NBA Innovator Bob Cousy Claps Back At JJ Redick For Disrespecting Legends From ‘50s And ‘60s

WORCESTER, MA - MAY 22: Former Boston Celtics player Bob Cousy, 89, watches the Celtics play the Cleveland Cavaliers in Game Four of the NBA Eastern Conference Finals on television at his home in Worcester, MA on May 22, 2018. Cousy says playoff basketball is more intense, and that favors the younger Celtics. I think thats what will make a difference in the Cleveland series, he says. The Celtics are on average 24 years old and Cleveland is 32, and in the playoffs where youre expected to sustain that intensity, age starts to make a difference. Cousy loves this young Boston team, especially Jayson Tatum and Jaylen Brown. (Photo by Stan Grossfeld/The Boston Globe via Getty Images)

Basketball Hall of Famer and Boston Celtics legend Bob Cousy clapped back at JJ Redick for comments made a month ago on ESPN about players in the 1950s and 1960s. Redick was arguing Chris “Mad Dog” Russo’s inclusion of Cousy as one of the great point guards of all time. Redick said Cousy competed against firemen and plumbers.

“People with less talent will always try to make a name for themselves by criticizing other people and hopefully getting some attention and perhaps increasing their credibility,” Cousy said.
“So when you respond to something like this, you play into their hands. I won’t do that, but I will defend the firemen and the plumbers that he referenced. And I’ll just give you a few of the names of these firemen that I played with and against during those years. How about Bill Russell, the aforementioned, not too bad a player. Wilt Chamberlain, remember that guy? He wasn’t bad. I guess he must have fought fires as well. But in any event, Wilt Chamberlain.”

For the record, Redick was right to challenge Cousy’s inclusion on the greatest point guards of all-time list. But what we really need to stop doing is comparing players from different eras.

Of course there were great players in Cousy’s era. Some of the best. But the majority of players in that era were not Wilt Chamberlain, Bill Russell and Jerry West. They were players like Bill Gabor, Paul Hoffman, and Whitey Skoog.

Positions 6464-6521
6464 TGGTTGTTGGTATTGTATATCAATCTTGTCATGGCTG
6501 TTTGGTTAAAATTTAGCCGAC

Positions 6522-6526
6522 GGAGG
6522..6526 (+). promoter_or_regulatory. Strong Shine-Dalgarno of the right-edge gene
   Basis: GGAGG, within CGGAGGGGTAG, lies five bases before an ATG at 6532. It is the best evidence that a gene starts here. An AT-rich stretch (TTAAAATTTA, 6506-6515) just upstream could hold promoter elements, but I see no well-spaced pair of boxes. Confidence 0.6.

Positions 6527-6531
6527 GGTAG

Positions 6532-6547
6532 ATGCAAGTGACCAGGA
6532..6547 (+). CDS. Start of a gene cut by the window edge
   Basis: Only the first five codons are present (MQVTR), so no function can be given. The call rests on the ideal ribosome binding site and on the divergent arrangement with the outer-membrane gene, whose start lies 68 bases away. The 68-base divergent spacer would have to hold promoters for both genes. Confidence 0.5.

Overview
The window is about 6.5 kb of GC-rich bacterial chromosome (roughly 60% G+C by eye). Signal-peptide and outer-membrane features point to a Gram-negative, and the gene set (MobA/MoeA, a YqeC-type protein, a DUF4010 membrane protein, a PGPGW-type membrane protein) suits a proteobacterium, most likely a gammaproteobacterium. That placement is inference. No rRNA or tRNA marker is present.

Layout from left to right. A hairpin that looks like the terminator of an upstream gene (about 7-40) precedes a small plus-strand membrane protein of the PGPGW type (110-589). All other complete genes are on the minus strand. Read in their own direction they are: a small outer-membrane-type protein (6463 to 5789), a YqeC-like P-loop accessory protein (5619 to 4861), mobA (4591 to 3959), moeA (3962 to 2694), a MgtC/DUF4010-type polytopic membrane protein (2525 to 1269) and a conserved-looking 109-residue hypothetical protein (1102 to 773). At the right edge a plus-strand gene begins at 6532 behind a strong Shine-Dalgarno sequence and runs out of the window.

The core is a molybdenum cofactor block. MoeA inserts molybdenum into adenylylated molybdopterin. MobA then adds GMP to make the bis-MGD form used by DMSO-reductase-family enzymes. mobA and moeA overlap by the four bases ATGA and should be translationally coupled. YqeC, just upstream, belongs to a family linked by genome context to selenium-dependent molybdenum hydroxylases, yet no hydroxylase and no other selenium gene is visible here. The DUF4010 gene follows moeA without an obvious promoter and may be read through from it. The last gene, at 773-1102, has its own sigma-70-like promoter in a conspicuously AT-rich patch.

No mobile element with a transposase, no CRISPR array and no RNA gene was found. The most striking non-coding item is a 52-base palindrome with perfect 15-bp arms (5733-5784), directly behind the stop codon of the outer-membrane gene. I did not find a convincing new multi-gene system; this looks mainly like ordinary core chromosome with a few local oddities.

The NBA today is more talented top to bottom. Nobody in the league today could make it if basketball wasn’t their full-time obsession. The players are too good and talented.

League average players today as determined by EPM (0.0) and WS/48 (.100) are names like: OG Anunoby, Spencer Dinwiddie, and Tobias Harris.

Yes, Cousy was a six-time champion 13-time All-Star and 12-time All-NBA. But the man couldn’t dribble with his left hand. Those accolades are meaningful in his era but they wouldn’t be equivalent in today’s NBA.

There are some players from the past who would be good in today’s era because of their athleticism and skill. Chamberlain for sure. Cousy would not.

That’s OK. He should be celebrated in his proper context. One of the greats of the ’50s-’60s. But he is not anywhere near the top point guards of all time.

Evolution is a natural part of life and sports more than any field experiences that. Players are bigger, faster, stronger and more skilled today than ever. And there are more of them.

Cousy also loses credibility as he names Elgin Baylor as the best small forward of all-time. Another Celtic named Larry Bird has more of a claim to that title than Baylor, and Bird isn’t even the best.

Maybe the 93-year-old Cousy doesn’t watch the modern game. Has he heard of LeBron James and Kevin Durant?

As long as we have talking head shows we will forever have these discussions. Russo is 62 years old and views the NBA through a very limited lens. So this really isn’t even Cousy’s fault. Russo, like legendary media member Bob Ryan see the game through the lens of the past, and as such it makes it difficult for them to appreciate it’s beautiful present.